Consumed by an incurable malady, which draws me by slow degrees to the grave, I often turn an eye of interest towards the career I quit, and without moaning over its close, I would gladly begin it anew. Meanwhile, what have I experienced during that space that deserves my attachment ? Dependence, errors, vain desires, poverty, infirmities of every kind, short pleasures, prolonged griefs, real evils, and shadowy blessings. Ah! without doubt to live is a beautiful thing, since a life so unfortunate leaves me so many regrets.2
You weep then at my happiness-eternal happiness, which men no more can disturb ? I die in peace; I never wished harm to any one, and I can rely on the
mercy of God. 3
1 Letter to St. Germain (February 1770). 2 Written circa 1776-77.
3 To his wife on his death - bed (Gaberel's Rousseau et les Genevois).
HORACE WALPOLE (1717–1797)
(EARL OF ORFORD) NALTERABLE in my principles, careless about
most things below essentials, indulging myself in trifles by system, annihilating myself by choice, but dreading folly at an unseemly age, I contrive to pass my time agreeably enough, yet see its termination approach without anxiety.1
Could I finish my course in peace—but one must take the chequered scenes of life as they come.
What signifies whether the elements are serene or turbulent when a private old man slips away? What has he and the world's concerns to do with one another? He may sigh for his country, and babble about it, but he might as well sit quiet and read or tell old stories; the past is as important to him as the future.2
SIR JOSHUA REYNOLDS
(1723-1792) ORTHCOTE said it was one of Sir Joshua's maxims
that the art of life consisted in not being overset by trifles. We should look at the bottom of the account, not at each individual item in it, and see how the balance stands at the end of the year. We should be satisfied if the path of life is clear before us, and not fret at the straws or pebbles that lie in our way.3 1 From letter written to the Hon. H. S. Conway, June 1776. 2 From letter written to Sir Horace Mann, November 1781.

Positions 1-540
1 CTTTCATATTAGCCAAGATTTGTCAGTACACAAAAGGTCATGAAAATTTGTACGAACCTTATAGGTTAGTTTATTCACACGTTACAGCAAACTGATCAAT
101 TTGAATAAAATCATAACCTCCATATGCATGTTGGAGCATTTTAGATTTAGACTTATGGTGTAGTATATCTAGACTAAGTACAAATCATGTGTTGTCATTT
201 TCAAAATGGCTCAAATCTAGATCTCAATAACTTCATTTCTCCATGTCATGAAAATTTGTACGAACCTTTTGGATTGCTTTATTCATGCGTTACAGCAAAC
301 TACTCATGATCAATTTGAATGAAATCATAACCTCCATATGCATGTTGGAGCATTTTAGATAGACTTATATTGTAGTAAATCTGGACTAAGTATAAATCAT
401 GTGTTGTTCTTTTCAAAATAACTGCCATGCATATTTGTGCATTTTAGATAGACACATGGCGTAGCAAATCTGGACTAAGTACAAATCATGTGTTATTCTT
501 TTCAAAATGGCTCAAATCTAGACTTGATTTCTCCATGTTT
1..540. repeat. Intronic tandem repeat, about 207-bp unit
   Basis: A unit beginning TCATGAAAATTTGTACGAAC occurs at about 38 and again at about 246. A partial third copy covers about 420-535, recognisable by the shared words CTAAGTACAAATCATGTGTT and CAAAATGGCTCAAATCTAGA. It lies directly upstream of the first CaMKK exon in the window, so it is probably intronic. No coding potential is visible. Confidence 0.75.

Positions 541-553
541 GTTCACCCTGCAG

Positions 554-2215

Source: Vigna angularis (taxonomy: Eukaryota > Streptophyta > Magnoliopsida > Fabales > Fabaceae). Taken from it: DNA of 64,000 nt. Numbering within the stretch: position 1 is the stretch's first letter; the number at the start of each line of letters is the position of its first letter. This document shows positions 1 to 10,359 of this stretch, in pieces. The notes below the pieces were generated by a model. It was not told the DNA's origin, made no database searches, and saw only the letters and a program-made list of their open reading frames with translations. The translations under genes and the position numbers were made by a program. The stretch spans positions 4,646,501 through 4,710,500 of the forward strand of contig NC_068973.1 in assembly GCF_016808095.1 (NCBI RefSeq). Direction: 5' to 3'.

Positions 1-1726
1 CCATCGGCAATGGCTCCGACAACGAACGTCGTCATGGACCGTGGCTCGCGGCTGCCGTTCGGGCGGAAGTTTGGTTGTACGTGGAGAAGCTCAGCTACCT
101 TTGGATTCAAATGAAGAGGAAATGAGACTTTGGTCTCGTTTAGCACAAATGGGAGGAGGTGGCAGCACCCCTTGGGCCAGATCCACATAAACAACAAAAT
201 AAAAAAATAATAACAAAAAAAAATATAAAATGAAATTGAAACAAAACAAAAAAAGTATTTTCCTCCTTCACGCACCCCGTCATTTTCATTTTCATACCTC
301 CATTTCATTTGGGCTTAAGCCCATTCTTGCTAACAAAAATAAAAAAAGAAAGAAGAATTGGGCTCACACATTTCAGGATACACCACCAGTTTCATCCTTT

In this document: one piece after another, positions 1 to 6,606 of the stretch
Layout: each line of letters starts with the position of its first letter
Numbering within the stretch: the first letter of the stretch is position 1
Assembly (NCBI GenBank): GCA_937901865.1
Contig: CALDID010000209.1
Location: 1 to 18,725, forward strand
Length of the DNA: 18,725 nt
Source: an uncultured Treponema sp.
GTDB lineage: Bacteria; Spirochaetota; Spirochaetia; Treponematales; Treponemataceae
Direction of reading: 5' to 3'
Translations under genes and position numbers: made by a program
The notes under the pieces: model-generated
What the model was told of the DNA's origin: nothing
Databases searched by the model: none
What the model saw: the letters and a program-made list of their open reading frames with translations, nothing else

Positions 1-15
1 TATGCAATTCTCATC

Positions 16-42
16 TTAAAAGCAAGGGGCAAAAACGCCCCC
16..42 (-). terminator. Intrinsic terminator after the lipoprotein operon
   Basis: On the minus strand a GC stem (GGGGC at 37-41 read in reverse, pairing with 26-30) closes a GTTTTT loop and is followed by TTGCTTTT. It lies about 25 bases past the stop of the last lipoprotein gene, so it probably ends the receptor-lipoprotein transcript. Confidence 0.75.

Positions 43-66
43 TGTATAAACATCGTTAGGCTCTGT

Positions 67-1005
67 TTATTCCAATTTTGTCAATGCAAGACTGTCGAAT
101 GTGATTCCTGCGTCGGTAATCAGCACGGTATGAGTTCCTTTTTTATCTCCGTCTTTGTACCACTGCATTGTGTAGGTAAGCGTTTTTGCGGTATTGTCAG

3 From Hazlitt's Conversations with Northcote.
IMMANUEL KANT (1724–1804)
FTER we have satisfied ourselves of the vanity
of all the ambitious attempts of reason to fly beyond the bounds of experience, enough remains of practical value to content us. It is true that no one may boast that he knows that God and a future life exist; for if he possesses such knowledge, he is just the man for whom I have long been seeking. All knowledge (touching an object of mere reason) can be communicated, and therefore I might hope to see my own knowledge increased to this prodigious extent by his instruction. No, our conviction in these matters is not logical, but moral certainty ; and, inasmuch as it rests upon subjective grounds (of moral disposition), I must not even say it is morally certain that there is a God, and so on, but I am morally certain, and so on. That is to say, the belief in a God and in another world is so interwoven with my moral nature that the former can no more vanish than the latter can ever be torn from me. 1
LESSING . (1729–1781) I
HAVE nothing against the Christian religion; on
the contrary, I am its friend, and shall remain well-disposed and attached to it all my life. It answers the purpose of a positive religion as well as any other. .
1 From Critique of Pure Reason (1781).